Some restaurants are able to pull off the round robin-style of service seamlessly, a relay with well-rehearsed baton passes. Our rotating servers seemed more like last-minute covers trying to fill in the gaps.
My empty wine glass sat on our table for more than half the night, even though I said I wasn’t having any wine. Silverware was misplaced.
Bread, which was served from a large cigar box, was stone-cold. It wasn’t quite icebox-cold, but it was unnaturally cold. Cold focaccia is not good focaccia.
And the cheese course, which had me particularly excited (a trusted friend had said the selection was especially notable), arrived on a plate, not on a trolley, as my friend remembered. It’s not the trolley I missed, but rather, the implied ability to choose from a larger selection. More troubling, however, was the fact that our server wasn’t sure how to identify two of the cheeses she was serving us. For a restaurant of CityZen’s caliber, this was disappointing.
But these are all trivial concerns next to the extremely fishy-tasting snapper I had as a main course. I smelled its fishiness before it landed on the table. The snapper – two thick filets wrapped tightly in caul fat, skin-side out (a cleverly bound “Crepinette of Florida Red Snapper“) – was beautifully cooked. The fish was moist and soft within, crispy on the top and bottom. But it was ruined by its odor. I left the majority of it uneaten, focusing instead on the bed of softened Savoy cabbage, whose hamminess helped mask its fishiness.
The pommes Sarladaise that accompanied Houston’s “Pan-Roasted Guinea Hen” were limp and greasy; the guinea hen, unspectacular. The boudin blanc and a swatch of creamed spinach, however, were very good. Ziebold could have started and stopped with those two items and had a blue ribbon plate.
And this is what I learned about Ziebold’s cooking from this, my only meal at CityZen: I preferred his heartier, bolder-flavored creations. They seemed more honest. More present. Maybe, even more Ziebold?
My favorite dish of the night was my first course, “Grilled Guinea Hen Liver.” It had all of the guts and gusto of a rustic country dish, yet the precision of a Keller alumnus. It was head and shoulders above the rest. It was the type of dish – the quality, not necessarily the content – that I expected to parade out of Ziebold’s kitchen consistently.
The nuggets of livers were amazingly tender and the confit of cabbage unnaturally silky, bathed in a rich guinea jus. If there was one disappointing thing about this dish, it was the chips of black truffle that garnished the plate. They had no aroma whatsoever, tasting instead of bitter flecks of char.
Houston’s first course, the “Clam Chowder Crepe Soufflé,” was wan by comparison, not rich enough to be a chowder. It was as if all of the ingredients of a traditional chowder washed up in a tidal pool next to an omelet. Creative, overly precious, forgettable.
Ziebold’s more refined dishes struck me as being Keller clones. (That chowder soufflé even arrived on Keller’s signature houndstooth Bernadotte china.)
The “Pan Roasted Loin of Kanagy Farms Shoat,” for example, looked and tasted like it could have walked straight out of per se under Benno’s tenure. The shoat was wonderfully tender. It came with excellent jus (clear as a bell, clean as a whistle), and perfectly turned canons of fruit and vegetables. It was all very textbook, and just about as exciting as one.
Both of the amuses bouche, on the other hand, were bold and delicious, exciting volleys with which to begin the meal, even if they were a bit predictable. Something creamy with something salty. I especially enjoyed the red pepper butter, which punctuated silky olive oil custard with sweet-salty savor.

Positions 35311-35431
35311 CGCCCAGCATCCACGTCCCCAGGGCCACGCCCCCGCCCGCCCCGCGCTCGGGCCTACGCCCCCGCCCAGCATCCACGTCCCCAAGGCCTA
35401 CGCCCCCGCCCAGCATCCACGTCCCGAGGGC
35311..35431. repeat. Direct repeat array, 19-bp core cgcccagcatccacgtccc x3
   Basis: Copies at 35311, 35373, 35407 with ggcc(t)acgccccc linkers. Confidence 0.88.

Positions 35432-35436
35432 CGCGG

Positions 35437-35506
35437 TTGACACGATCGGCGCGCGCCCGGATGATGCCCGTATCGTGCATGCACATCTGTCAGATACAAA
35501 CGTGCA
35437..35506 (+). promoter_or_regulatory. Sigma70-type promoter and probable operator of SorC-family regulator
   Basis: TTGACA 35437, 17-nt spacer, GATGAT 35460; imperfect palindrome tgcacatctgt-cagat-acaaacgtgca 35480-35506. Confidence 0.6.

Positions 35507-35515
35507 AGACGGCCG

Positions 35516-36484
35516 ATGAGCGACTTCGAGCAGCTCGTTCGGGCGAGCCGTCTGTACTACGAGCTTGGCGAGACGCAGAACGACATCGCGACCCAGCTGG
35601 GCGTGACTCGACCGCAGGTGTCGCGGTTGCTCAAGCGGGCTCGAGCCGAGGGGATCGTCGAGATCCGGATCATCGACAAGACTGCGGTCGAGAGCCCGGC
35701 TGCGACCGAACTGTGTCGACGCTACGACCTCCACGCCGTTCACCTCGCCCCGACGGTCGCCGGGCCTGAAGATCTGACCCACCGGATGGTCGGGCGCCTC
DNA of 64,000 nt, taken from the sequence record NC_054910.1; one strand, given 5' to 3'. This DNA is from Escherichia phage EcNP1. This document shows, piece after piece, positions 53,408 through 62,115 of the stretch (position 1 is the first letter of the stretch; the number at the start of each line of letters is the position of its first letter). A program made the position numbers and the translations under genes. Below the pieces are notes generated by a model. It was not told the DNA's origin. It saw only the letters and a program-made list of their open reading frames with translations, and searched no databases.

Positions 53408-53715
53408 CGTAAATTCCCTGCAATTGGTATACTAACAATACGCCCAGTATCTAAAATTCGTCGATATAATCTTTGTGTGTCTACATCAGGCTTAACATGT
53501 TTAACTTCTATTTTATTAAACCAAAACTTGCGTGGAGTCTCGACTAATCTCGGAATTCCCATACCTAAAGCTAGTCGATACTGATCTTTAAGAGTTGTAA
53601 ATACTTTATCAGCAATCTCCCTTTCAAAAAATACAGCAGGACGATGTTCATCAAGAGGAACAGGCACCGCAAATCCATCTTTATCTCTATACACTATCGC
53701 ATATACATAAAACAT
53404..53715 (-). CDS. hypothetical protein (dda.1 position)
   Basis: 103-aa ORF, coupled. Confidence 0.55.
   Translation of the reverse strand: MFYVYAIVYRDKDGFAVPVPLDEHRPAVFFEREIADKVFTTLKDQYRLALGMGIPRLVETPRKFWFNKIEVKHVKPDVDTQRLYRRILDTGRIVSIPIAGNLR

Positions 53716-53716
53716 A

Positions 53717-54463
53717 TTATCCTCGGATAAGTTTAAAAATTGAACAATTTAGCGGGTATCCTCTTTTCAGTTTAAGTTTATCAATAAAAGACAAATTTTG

Then there was the “CityZen Pork Bun,” which was, perhaps, the oddest dish I’ve had in a while. I had imagined it to be something akin to a fluffy, steamed char sui bun filled with melting head cheese. Instead, this “bun,” shaped like a burrito, was more of an over-sized dumpling. More dough than filling, it relied mostly on the golden, pan-fried crust on the outside for personality than anything in it. But the rosy bed of “minced pork cheek” – corned, apparently – was delicious.
Headed by James Beard Award-nominee Amanda Cook (best of luck in May!), the pastry department here is solid.
Those cheeses, as common as they were, were exemplary, especially the Bleu d’Auvergne, which was especially meaty that night.
Both of our desserts were sophisticated versions of simple classics. Sweet teeth should look elsewhere for a fix, these desserts were lean on sugar, focusing instead on the natural flavors of the ingredients. Cook targets dessert-eaters like me.
The highlight was my “CityZen Rootbeer Float,” a creative reinterpretation involving a sassafras soufflé and an edible straw (made of potato flour, I believe). It would have been even better had the “spiced milk broth” been served in a little creamer so that I could pour it into the warm, fluffy soufflé like you would do with creme anglaise normally. Instead, the wonderful spiced milk – subbing in for the frothy head off a root beer float – sat in a shallow pool around a quenelle of vanilla ice cream.
Houston’s “Banana Fritters” were surprisingly hefty nuggets, each filled with a mashed banana filling. They were accompanied by a daringly bitter chocolate sauce that was two parts smoky, one part earthy. This was an adult dessert. It begged for a glass of red wine.
CityZen is a handsome restaurant. It’s predictably sleek and modern – grand, even. But it has hardly any character. It might be listed under “high-end, nondescript hostelry” in a catalog somewhere: plush settees; high thread count linens; floor-to-ceiling, wall-to-wall, temperature-moderated , glass-encased wine racks. A gleaming kitchen. High ceilings. There’s some Las Vegas in its pedigree.
Highlights, there were a few (I failed to mention the warm, buttery mini-Parker House rolls that arrived in a small cigar box with our main courses, and the excellent “Jack of Allspice” cocktail that came in a pretty, long-stemmed coupe). Disappointments, there were more.
1330 Maryland Avenue, S.W.
Washington, D.C. 20024